I wonder how the price compares between 4GB (2x2GB) 1000 MHz and 4GB (2x2GB) 1066 MHz.

Buying a "kit" is generally prefered as your getting matched sticks of RAM (ie, RAM with the same specifications). When you mix RAM that have different specifications up, it will run perfectly fine, but the "better" RAM (so to speak) will run at the "worse" RAM speeds. For example, if you buy 2GB of 1066MHz RAM and 2GB of 800MHz RAM, they will run perfectly fine together, BUT the 1066MHz RAM will run at 800MHz (making the extra $$$ you spent on 1066MHz a complete waste).


Yeah they even have a 900MHz kit out :p. In BIOS (on intel boards at least, not too sure on AMD), you can only set it to like 800/1066 (based on your CPU's FSB; these values can vary to like, 788/1054 etc). When you overclock though, as stated, your RAM speed goes up with the FSB speed.

So say you get a kit of 1000MHz RAM. If you had an intel chip with an 800FSB, you would set the RAM to 800MHz (even though its rated at 1000MHz). Now when you push the FSB of the CPU up, the RAM will go with it. So the benefit of having 1000MHz RAM is that you are guaranteed the RAM will run perfectly stable when the CPU FSB is at 1000MHz.

1066 of the G.skill Pi RAM is $100, so the extra $20 (from the $80 of the 1000MHz) is not worth it IMO, for 66MHz.
 
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#15
Difference is 2DIMMS overclock more then 4DIMMS at tighter timings. Watch the 1066 MHz fly basically means its overkill. 8GB is mostly for servers means um..... first of all you need to know what a server is. For example you are playing an online game. What you are connecting to is the server in which the game is provided. The server needs to send infromation to each seperate person or computer connected to the computer which requires much more memory. Higher RAM speeds only have benefits in loading and a few more fps.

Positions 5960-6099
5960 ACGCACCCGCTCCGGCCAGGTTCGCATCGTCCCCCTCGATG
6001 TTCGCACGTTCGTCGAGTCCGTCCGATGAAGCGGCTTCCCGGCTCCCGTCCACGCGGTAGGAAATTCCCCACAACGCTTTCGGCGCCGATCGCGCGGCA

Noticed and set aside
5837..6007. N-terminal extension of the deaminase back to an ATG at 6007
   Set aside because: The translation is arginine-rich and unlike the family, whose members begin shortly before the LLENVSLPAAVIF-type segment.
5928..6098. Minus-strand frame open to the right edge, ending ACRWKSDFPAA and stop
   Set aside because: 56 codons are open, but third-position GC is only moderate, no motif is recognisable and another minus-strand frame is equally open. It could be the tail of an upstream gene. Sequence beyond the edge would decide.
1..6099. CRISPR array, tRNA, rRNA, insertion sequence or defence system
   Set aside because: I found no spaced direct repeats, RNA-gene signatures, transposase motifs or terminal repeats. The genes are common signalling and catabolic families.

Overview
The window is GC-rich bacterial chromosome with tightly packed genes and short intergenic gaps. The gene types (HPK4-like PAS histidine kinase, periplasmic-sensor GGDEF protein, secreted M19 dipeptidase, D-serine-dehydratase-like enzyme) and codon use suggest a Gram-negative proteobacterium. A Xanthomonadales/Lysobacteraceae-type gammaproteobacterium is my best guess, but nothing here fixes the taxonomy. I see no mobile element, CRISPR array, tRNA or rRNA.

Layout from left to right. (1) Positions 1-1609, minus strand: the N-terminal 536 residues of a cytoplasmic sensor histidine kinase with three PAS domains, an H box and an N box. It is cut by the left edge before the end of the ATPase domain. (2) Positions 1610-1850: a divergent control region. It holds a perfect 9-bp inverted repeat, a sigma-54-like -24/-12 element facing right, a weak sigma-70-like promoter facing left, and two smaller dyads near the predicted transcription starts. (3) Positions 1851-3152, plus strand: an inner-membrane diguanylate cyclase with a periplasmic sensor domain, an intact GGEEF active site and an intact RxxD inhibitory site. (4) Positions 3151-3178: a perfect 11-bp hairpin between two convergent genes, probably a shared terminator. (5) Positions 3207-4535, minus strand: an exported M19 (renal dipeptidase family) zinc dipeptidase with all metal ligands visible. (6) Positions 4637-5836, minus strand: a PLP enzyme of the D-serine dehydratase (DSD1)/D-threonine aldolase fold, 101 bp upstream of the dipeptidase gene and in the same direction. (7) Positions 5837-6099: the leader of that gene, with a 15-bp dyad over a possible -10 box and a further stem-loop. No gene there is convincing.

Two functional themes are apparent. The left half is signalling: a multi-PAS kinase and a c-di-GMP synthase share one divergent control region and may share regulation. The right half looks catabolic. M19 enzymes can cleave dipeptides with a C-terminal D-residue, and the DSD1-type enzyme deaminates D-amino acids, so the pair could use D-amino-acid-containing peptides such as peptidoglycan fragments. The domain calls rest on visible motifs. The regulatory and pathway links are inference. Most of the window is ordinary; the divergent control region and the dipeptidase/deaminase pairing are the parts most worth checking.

For this question "What context does 8GB benefit server use and not benefit personal computing?" Since you are not going to play any games that require 8 GB its useless and wasting money.
Wow... now that is some seriously interesting info. First, I didn't know you could actually overclock RAM, and second I'd have no idea that 2 overclock more than 4. I wonder why.

By "tighter timings" do you basically mean "faster"?

Maybe that's what that 5-5-5-etc. stuff means? That still confuses me a bit.

1066 MHz = overkill? No way! :)

8GB RAM for servers... I know what servers (basically) are though my guess is the 8GB RAM is to allow for a little more breathing room in use of applications from a potential plethora of players on a game server... or web server... or any kind of server. (Erm, you just explained it, heheh, but yes, okay that makes sense now.)

How could someone actually utilize 8GB of RAM on their personal computer in a non-gaming context like with, say, massive editing of multimedia (video, audio, etc.)? Or is it impossible?

I definitely don't want to waste money. I won't do 8GB of RAM for a while. It's interesting how there are multiple options when going with just 4GB of RAM.

I'm resolved with this: 4GB RAM.

Now I'd like to narrow it down farther.

I can do 1066 MHz, though am not sure how that compares to 1000 MHz or higher.

I could try Micron though it looks like that's hard to get. G.Skills is probably going to be the brand of choice for me then.

How noticeable of a difference in speed is there between 800 MHz and 1066 MHz RAM?

For example, if I boot the computer or load a "heavy" program, would there be a noticeable difference?

How about between 1000 MHz and 1066 Mhz?

Maybe there's a bargain in cost of RAM between those two?


EDIT:

When shopping RAM, I suppose I can just look for the 5-5-5etc. that has the lowest numbers.


EDIT 2:

Oh was I reading that wrong. the "1100 and "800" in "DDR2-1100" and "DDR2-800", respectively, refer to MHz, right?
Yes